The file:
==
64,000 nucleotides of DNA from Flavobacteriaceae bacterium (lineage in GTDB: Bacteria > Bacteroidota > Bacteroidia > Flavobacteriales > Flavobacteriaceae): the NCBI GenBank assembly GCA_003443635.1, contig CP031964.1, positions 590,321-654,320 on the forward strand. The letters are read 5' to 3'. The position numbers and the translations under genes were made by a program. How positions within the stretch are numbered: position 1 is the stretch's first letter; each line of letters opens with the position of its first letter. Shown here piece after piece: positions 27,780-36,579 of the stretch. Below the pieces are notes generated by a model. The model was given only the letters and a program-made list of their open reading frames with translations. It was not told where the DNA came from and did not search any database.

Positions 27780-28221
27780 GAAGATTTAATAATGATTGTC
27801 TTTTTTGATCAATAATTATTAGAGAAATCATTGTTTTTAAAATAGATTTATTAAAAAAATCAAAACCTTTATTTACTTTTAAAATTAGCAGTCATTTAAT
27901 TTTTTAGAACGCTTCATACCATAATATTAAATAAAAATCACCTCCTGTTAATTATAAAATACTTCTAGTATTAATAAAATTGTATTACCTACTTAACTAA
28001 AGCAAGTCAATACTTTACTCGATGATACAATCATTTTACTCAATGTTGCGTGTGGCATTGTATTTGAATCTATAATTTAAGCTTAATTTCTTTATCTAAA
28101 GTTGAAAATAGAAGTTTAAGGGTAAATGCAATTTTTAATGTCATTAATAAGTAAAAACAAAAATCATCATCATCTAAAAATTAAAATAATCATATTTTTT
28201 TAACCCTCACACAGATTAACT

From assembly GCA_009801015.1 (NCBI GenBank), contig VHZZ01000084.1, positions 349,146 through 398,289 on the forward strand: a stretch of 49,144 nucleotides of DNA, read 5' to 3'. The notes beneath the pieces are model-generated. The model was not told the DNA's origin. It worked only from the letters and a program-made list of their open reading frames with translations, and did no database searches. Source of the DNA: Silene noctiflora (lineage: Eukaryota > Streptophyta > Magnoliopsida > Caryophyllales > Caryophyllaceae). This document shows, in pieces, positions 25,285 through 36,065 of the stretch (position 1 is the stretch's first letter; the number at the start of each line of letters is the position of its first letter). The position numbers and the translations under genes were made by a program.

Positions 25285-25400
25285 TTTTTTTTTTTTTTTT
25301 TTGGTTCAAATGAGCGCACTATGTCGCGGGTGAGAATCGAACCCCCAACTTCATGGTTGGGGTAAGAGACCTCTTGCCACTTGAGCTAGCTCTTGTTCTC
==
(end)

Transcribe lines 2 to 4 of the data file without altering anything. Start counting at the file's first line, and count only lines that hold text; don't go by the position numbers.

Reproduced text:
Positions 27780-28221
27780 GAAGATTTAATAATGATTGTC
27801 TTTTTTGATCAATAATTATTAGAGAAATCATTGTTTTTAAAATAGATTTATTAAAAAAATCAAAACCTTTATTTACTTTTAAAATTAGCAGTCATTTAAT